I was going to begin this column with a rant against airline travel, and the apparent contempt airlines have for their customers–but journalists are always doing that, and it’s kind of a cliché, and . . . I’ll return to it later.
‐Cindy Sheehan? I don’t have much to add, but I think she’s been badly misused. Obviously she’s off her nut. I mean, is one allowed to say that? I suppose so–certainly on NRO, land of the free, home of the brave. (At least the land of the free.) What bothers me about mainstream Democrats is that they pretend she is not nuts, and they let her–yes, they let her–serve as a kind of spokesman, when she should be off having a rest or whatever.
It reminds me of what Mitch Snyder, the “homeless advocate,” used to do in Washington, D.C. He’d have these poor homeless fellows as props–”Nothing wrong with Walter and Jeffrey here, just a little down on their luck, victims of a racist and capitalist society”–and they were obviously deranged. Snyder himself was barely hanging on. But everyone pretended.
And who has taught Cindy to mouth these lines? I know her greatest hits–about Bush as the world’s No. 1 terrorist, about a war for oil, or for Halliburton, or for the Carlyle Group–but Victor Davis Hanson taught me a new one in his piece last Friday: “Yes, he [Casey Sheehan, Cindy’s son] was killed for lies and for a PNAC neocon agenda to benefit Israel. My son joined the Army to protect America, not Israel.”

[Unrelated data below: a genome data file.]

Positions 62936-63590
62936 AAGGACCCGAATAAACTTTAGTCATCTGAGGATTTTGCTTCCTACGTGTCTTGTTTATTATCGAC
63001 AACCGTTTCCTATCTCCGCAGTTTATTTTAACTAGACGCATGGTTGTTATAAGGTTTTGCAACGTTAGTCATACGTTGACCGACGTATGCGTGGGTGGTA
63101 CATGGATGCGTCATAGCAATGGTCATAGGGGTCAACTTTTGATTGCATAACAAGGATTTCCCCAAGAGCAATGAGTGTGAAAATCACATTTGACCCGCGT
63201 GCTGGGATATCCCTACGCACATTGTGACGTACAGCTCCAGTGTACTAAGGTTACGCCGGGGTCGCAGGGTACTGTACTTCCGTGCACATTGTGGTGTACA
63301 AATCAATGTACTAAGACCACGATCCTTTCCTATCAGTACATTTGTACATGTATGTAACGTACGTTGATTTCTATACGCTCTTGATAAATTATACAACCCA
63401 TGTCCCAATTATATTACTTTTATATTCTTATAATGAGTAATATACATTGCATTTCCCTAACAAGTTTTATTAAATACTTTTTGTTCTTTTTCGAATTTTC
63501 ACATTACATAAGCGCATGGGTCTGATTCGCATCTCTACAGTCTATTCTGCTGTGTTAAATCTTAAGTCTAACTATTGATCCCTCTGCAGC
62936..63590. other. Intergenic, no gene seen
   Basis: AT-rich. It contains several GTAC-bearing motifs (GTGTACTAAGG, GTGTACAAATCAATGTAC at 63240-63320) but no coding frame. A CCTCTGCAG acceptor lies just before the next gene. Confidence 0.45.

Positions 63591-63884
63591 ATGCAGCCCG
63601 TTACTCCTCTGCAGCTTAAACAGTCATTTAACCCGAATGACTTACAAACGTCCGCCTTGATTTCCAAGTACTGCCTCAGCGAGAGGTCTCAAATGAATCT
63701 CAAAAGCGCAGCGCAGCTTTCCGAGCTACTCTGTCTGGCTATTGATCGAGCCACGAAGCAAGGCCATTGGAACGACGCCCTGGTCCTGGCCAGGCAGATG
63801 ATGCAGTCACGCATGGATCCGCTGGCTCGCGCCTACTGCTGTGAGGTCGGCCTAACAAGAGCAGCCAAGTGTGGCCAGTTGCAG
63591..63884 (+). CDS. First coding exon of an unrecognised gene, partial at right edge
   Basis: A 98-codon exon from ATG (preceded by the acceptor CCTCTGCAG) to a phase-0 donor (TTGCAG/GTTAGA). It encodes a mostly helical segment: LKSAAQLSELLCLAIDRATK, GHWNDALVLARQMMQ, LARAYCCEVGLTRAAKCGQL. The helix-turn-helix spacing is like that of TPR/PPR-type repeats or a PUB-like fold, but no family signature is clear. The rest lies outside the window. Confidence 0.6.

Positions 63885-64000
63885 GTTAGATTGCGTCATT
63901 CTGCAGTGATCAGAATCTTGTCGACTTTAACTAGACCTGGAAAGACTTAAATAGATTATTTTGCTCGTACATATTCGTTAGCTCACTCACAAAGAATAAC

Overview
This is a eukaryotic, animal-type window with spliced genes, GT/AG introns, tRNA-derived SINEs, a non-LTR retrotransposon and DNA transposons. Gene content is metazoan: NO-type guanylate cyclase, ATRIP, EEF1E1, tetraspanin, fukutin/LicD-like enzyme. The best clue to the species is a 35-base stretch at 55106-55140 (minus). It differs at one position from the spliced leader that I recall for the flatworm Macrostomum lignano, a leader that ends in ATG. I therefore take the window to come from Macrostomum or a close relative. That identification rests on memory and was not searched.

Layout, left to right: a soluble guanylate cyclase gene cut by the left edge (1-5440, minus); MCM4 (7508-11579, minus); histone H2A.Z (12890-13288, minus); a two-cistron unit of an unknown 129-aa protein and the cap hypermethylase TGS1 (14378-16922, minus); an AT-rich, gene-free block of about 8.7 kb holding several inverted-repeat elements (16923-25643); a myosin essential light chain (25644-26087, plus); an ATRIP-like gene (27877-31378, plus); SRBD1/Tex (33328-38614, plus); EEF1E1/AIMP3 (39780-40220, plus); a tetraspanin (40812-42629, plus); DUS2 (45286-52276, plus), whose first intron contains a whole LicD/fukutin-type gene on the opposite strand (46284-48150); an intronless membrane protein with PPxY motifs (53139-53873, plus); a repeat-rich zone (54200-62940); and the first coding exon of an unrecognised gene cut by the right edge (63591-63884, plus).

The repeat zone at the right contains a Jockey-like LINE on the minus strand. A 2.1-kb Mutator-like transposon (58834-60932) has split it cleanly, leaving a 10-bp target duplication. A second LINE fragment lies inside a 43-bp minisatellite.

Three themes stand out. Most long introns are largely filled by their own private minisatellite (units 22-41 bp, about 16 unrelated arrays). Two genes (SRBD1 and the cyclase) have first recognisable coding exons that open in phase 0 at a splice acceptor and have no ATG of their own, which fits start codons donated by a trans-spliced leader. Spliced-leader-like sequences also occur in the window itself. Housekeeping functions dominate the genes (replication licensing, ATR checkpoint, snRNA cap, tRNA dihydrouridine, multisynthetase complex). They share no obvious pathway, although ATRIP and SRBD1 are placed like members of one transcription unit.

No, someone had to teach Cindy to say that–”You’ve got to be carefully taught,” as Oscar Hammerstein said. Who are the culprits? Who are these nasty and heartless exploiters? I think of the kids I went to college with. They’d arrive from Muskegon or wherever, perfectly sane, and within a month they’d be in the grip of nonsense. They’d met some smelly hippie at some stall–or, more likely, a teaching assistant in a classroom–and lost their marbles. Some recovered them relatively soon; others suffered lasting damage.
The Cindy Sheehan story is outrageous on 50 levels.
‐VDH begins that piece, “It is becoming nearly impossible to sort the extreme rhetoric of the antiwar Left from that of the fringe paleo-Right.” I must quibble with him, on a couple of points: First, it is not “becoming” that way; it has long been that way. And it’s not “nearly impossible”–it is absolutely impossible, if you compare the relevant magazines, the relevant statements, and so on.
Other than that, Hanson is spot-on, as usual.